Most people don’t know how to properly incorporate heat lamps into their brooders. Either they leave the wires hanging too loose or install the heat lamps too low, and we all know that kids, whatever species they are, are very playful. These animal infants can fondle with the wires and peck away at the heat lamps, and since it is not tightly installed, it can fall on the bedding.
Consistent contact of the bedding, which is usually dry hay or pine shavings, with the heat lamp can easily lead to ignition.
This is another culprit of heat lamp fires.
A typical heat lamp setup consists of the fixture and the lamp itself. The fixture includes a reflector dome, a porcelain ballast, a clamp, and a hook. If there is even a slight fault with any one of them, it can be deadly.
The individual equipment in this setup could develop problems over time, for example, the electrical cord could fray, and that exposes the live copper wire that carries electrical currents. Sparks from this exposure can lead to fire accidents if they land on the bedding.
Also, if the clamp or hook becomes weak over time, the whole set up can give way and fall on the bedding. Which, as you already know, can start a fire.
What Can You Do to Prevent Heat Lamp Fires?
With all the causes of heat lamp fires highlighted, the next question that needs to be answered is how to ensure one doesn’t fall victim.
Practice Safety Protocols
This encompasses all you need to do, on your end, to reduce the chances of falling victim to heat lamp related fire accidents.
Firstly, never leave the enclosure unsupervised. Now, this doesn’t mean you have to watch the enclosure and the heat lamp like a hawk, just try as much as possible not to leave your heat lamps on when you’re not at home.
Secondly, try to change the bedding of the animal enclosure every day or two, especially if the bedding is made from straw or hay. Asides the fact that it is ideal to ensure the brooder is always clean, it also prevents fires that happen due to spontaneous reactions.
A lot of people don’t know this, but hay can spontaneously combust. How this happens is that as the hay spends time in the brooder, it gets wet over time. Odd as it may seem, wet hay will spontaneously combust because they produce flammable gases that can ignite. Couple that with the radiation coming from the heat lamp, and you have a fire disaster waiting to happen.
The hay starts heating up at around 130℉ (54°C), and at around 212℉ (100°C), it will almost certainly ignite.
Use the Right Equipment
This is a very important point to note because even if you play your part but still go ahead and use bad equipment, there will be a chance fire hazards will occur.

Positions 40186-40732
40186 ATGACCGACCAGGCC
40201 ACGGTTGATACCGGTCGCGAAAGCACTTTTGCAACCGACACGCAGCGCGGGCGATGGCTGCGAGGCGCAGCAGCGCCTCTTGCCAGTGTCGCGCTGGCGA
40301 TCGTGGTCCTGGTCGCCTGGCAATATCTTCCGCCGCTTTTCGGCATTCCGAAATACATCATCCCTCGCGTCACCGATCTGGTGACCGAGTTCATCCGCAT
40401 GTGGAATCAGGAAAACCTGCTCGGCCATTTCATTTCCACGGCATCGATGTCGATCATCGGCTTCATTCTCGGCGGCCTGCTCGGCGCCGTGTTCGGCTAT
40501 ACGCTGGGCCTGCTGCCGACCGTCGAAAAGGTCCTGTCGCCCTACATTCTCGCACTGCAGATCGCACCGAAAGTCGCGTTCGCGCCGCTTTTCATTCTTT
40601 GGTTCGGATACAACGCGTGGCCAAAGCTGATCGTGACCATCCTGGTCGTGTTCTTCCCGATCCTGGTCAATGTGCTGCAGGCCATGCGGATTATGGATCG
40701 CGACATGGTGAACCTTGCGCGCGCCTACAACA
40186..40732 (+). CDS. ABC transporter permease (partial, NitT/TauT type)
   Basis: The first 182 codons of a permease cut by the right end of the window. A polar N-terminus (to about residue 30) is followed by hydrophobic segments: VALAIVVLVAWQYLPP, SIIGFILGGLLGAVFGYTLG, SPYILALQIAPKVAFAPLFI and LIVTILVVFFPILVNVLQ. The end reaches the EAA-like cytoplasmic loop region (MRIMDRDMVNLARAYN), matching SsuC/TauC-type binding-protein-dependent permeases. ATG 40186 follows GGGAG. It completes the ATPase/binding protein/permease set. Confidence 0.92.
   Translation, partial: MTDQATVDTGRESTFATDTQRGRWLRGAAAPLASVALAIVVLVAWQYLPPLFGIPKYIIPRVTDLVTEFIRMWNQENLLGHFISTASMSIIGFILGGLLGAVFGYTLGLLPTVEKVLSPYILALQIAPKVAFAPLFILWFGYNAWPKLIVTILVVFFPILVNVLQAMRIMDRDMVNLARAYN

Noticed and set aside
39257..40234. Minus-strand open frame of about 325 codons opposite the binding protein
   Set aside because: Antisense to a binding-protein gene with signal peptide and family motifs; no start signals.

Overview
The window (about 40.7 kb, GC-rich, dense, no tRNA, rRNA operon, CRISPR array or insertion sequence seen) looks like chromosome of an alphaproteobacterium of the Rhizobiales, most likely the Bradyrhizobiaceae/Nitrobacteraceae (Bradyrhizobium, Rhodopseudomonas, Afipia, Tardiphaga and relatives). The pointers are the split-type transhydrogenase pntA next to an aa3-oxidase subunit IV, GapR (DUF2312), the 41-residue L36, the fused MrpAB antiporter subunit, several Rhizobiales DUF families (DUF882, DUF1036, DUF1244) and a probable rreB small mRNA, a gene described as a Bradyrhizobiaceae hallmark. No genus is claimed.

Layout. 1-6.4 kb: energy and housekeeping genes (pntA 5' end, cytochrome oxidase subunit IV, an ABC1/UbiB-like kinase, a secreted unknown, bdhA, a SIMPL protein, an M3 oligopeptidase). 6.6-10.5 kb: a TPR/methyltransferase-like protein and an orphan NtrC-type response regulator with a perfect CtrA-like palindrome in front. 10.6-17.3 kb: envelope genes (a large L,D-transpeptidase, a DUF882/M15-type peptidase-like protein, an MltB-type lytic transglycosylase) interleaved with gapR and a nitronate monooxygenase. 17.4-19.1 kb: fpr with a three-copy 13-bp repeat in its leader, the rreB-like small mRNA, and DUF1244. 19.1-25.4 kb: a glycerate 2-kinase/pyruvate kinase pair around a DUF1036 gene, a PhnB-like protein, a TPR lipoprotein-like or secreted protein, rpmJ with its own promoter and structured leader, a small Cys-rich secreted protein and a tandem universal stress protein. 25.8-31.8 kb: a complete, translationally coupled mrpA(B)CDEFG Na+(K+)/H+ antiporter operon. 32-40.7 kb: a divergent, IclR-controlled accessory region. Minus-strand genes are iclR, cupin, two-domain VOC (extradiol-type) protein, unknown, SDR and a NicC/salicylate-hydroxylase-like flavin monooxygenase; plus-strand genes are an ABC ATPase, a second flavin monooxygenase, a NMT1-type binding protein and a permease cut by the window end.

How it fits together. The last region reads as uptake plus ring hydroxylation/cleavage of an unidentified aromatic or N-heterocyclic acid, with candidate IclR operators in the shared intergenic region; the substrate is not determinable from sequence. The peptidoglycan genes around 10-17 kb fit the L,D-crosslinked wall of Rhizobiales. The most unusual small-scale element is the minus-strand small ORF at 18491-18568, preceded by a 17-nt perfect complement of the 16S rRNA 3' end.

It is important to check the ballast (the ceramic porcelain socket of the fixture) to ensure the amount of watts it can conveniently accommodate is not lower than the wattage rating of the heat lamp. For example, using a 250-watt heat lamp for a ballast that can only carry 200 watts can overload the electrical set up, which in turn could start a fire in the long run.
Also, there are devices in the market that eases the stress that comes with continuously watching your electrical installations and, at the same time, reduces your chances of falling victim to fire hazards.
An example of such devices is a mechanical outlet timer. With one, you can program the on and off schedule of your heat lamps from the palm of your hands. If you are looking to get one, this TOPGREENER smart plug should do the trick.
You can also install smoke detectors around the animal enclosure. That way, you are quickly notified and can swiftly swing into action to resolve any potential fire build-up before it gets out of control. This Kiddle smoke detector does the job perfectly.
It is important to do inspections of the electrical set up in the brooder from time to time. That way, you can notice loose installations, frayed wires, and faulty equipment.
Heat lamps are the major culprits behind home fires where they are used. Using them has its benefits. However, if left unsupervised or installed wrongly, it can lead to some serious fire damages.
If you will be using heat lamps, especially for your animal enclosures, it is your responsibility to ensure your safety and that of your property. How you can do that has been extensively discussed in this article, but for the sake of quick recaps, ensure you:
- Employ safety protocols
- Use the right equipment
- Do scheduled check-ups from time to time
Good luck with your external heating venture.